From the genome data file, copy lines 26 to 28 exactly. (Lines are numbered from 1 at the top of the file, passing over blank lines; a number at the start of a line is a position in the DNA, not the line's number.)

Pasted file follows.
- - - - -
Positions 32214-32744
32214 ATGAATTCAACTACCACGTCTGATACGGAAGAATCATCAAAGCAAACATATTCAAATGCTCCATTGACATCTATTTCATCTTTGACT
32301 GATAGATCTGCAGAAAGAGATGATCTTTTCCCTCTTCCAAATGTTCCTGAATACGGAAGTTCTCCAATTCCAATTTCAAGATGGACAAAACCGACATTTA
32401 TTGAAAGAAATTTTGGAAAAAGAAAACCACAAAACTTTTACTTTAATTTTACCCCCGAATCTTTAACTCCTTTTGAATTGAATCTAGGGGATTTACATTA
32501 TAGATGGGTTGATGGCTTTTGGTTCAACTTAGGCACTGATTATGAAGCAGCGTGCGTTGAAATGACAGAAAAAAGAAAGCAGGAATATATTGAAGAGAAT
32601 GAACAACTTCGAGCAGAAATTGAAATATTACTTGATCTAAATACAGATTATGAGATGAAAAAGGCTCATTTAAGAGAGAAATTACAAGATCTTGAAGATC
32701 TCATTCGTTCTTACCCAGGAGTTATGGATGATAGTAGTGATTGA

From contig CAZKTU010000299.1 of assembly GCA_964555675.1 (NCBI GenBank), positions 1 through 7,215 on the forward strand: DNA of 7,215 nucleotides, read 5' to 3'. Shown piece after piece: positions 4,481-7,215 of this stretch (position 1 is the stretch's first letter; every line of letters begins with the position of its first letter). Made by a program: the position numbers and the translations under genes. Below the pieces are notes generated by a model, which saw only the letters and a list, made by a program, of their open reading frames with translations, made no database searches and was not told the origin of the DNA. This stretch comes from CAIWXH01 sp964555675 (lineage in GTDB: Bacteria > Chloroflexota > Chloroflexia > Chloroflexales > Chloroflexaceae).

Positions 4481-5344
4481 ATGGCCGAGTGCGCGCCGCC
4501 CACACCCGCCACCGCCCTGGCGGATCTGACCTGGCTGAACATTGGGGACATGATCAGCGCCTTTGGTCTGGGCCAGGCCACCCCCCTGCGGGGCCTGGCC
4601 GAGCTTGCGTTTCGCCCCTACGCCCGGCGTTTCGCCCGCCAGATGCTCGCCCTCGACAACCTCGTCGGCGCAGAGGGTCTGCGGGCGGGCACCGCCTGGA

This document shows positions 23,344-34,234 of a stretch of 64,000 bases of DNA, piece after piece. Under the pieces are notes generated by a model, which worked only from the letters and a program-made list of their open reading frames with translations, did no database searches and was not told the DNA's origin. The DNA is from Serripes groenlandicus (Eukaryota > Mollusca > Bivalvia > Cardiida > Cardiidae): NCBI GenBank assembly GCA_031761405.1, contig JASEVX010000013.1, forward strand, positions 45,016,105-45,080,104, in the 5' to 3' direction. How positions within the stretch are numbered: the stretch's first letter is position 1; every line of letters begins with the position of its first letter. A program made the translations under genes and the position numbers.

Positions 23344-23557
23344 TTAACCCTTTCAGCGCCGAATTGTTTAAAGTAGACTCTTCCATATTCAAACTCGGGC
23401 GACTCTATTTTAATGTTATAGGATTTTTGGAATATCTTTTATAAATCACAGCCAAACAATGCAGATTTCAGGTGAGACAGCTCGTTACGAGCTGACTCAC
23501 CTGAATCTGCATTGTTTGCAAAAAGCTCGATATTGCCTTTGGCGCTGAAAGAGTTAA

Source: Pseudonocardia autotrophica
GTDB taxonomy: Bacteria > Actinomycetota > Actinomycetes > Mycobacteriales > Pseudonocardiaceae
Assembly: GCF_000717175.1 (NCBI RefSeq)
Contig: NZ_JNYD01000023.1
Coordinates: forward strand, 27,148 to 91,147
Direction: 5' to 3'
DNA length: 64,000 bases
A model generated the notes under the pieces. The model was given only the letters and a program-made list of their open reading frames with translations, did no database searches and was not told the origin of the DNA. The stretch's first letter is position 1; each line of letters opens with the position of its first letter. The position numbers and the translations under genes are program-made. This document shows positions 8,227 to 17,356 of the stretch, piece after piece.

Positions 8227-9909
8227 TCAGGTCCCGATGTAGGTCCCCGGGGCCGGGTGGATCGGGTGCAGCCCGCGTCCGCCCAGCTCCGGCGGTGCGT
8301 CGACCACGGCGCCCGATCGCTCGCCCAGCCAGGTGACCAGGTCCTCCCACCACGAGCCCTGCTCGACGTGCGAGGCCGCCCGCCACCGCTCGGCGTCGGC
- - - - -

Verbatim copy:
Positions 8227-9909
8227 TCAGGTCCCGATGTAGGTCCCCGGGGCCGGGTGGATCGGGTGCAGCCCGCGTCCGCCCAGCTCCGGCGGTGCGT
8301 CGACCACGGCGCCCGATCGCTCGCCCAGCCAGGTGACCAGGTCCTCCCACCACGAGCCCTGCTCGACGTGCGAGGCCGCCCGCCACCGCTCGGCGTCGGC